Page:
It’s easy to settle on the idea that this one is just a simple message of make peace, not war. But I think that’s a bit glib. I think the fuller idea at work here is not just about how great peace is, but rather a message about conformity, reason, and understanding. Not just the general concept of understanding, but actual understanding, as in, know what you’re fighting about. Don’t just blindly accept the conflict, or as Kirk chides kang, don’t just be “a good soldier.” In the context of the Cold War, with Vietnam raging on seemingly endlessly, that notion being broadcast on national television starts to enter some pretty heavy territory. But additionally, I think there’s also a meditation going on here about the internal conflict that everyone faces between the right choice and the easy choice. There’s negativity in everyone, even if it’s only potential, thoughts might pop in your head involuntarily that you’d never let represent your personality, or emotional reactions to things might take a dark turn against your better judgment, so it’s up to you to make the right choice, the reasoned choice, to acknowledge and overcome the struggle within between your better self and the ugly aspects of your mind. In the end peace is that choice. But I think this episode is more about reason and resisting group think in order to better be positioned to make that choice possible.

One part of this episode that was odd is how all over the place the entity’s powers were. I think the idea is that this being was capable of inflating the potential for negative emotions in people to the point of manufacturing hostile feelings and even wholesale ideas out of that rudimentary mental clay. But it could also transmute actual matter into different things, like phasers into swords, unless of course that was all illusory. Its abilities were a little over the top I thought, which made some parts of the episode hard to trust. For example, did they actually blow up the Klingon ship, or was that another mental fabrication like the phantom colony and Chekhov’s brother?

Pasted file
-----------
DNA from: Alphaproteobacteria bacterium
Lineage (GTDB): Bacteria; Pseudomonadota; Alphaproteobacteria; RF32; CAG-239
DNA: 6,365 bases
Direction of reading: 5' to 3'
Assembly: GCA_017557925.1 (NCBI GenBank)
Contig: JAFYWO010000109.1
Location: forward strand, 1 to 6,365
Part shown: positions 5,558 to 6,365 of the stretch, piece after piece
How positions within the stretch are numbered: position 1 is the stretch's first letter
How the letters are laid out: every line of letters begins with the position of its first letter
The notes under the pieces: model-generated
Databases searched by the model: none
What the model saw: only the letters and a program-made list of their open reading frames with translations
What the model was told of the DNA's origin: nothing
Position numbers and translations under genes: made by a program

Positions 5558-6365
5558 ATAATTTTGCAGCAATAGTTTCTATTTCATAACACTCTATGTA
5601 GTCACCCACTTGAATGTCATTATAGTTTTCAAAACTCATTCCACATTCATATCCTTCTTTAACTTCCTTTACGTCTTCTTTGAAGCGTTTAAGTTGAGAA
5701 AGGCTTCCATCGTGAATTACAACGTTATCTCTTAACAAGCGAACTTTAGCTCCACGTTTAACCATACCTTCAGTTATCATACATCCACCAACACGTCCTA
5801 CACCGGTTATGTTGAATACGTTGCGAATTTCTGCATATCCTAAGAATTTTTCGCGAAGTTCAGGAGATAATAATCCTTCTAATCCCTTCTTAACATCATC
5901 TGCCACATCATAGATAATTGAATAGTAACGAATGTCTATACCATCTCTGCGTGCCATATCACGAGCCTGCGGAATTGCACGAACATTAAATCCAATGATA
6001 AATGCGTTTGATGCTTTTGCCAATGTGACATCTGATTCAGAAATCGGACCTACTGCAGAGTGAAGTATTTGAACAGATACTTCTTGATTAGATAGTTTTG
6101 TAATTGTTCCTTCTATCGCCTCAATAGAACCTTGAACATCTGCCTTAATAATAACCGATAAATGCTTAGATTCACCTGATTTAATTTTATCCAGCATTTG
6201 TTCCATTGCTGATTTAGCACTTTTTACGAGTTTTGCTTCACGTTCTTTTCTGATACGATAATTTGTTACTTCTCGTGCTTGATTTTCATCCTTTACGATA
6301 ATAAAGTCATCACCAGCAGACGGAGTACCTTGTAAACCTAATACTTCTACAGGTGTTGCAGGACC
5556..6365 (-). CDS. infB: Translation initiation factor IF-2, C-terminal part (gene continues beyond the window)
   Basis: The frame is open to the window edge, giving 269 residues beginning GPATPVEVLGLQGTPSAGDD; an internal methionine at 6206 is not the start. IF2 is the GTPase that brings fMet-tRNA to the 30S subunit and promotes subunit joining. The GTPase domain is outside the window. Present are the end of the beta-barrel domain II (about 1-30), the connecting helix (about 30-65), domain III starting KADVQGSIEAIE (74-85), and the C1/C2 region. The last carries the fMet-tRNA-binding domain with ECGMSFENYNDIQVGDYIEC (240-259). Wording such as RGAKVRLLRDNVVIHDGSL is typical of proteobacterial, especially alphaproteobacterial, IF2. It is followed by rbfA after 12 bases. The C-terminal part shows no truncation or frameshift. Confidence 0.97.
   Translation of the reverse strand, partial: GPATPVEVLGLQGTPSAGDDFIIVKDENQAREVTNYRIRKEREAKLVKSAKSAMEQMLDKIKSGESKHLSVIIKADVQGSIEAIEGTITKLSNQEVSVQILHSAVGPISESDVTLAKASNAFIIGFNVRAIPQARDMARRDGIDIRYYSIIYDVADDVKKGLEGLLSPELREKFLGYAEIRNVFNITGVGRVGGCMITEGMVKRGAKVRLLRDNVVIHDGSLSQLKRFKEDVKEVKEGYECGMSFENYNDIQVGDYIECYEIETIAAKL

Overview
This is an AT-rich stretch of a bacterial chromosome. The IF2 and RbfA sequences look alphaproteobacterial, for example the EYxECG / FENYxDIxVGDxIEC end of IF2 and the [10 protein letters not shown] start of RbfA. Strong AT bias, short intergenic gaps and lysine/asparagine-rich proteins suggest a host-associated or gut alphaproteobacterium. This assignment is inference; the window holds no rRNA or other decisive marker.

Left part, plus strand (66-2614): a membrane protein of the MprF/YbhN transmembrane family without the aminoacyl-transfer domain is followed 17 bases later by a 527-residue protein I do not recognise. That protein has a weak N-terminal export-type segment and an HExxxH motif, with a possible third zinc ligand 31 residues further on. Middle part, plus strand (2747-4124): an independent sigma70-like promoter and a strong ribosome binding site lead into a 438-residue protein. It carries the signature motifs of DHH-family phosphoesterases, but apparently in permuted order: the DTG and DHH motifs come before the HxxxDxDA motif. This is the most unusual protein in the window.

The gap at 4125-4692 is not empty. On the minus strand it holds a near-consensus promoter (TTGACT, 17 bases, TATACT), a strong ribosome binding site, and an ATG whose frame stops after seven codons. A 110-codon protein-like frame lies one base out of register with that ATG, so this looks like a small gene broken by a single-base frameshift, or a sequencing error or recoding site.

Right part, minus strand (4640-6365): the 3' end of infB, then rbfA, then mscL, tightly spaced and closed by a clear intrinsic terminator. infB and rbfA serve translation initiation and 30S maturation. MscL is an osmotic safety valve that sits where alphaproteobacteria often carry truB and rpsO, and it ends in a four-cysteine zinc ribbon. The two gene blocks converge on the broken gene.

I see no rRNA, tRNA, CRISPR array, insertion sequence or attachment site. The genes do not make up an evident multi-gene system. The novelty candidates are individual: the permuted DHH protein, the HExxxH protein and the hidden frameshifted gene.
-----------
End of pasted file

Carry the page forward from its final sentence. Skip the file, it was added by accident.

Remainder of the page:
All in all a fun episode.

2.5/4 fancy antique claymores.
Boimler's Other Clone
Wed, Nov 8, 2023, 12:28am (UTC -6)
Like many a TOS episode (or any Trek series, really) I find it helpful to regard this as Shakespearean drama. It seeks to touch on shared human experience while entertaining. It is both broad and poignant. It is throughly of its time and it's utterly timeless. It is as hokey as it is sharp.

Being third season TOS, it's perhaps bit more hokey than sharp. But take it for what it is.

The mere fact that the racial prejudice and warmongering messages resonate today as much as they did in the late 1960's is all the explanation anyone needs for the staying power of Star Trek.

As a fan of all things Trek, I enjoyed rewatching this classic episode by thinking about how it influenced the return of Kang and the plot of "Battle Lines" in DS9.

Given how high the highs of Trek can be, I can't give more than 2.5 out of 4 stars. But it's a worthy re-watch and a notable chapter of Trek lore.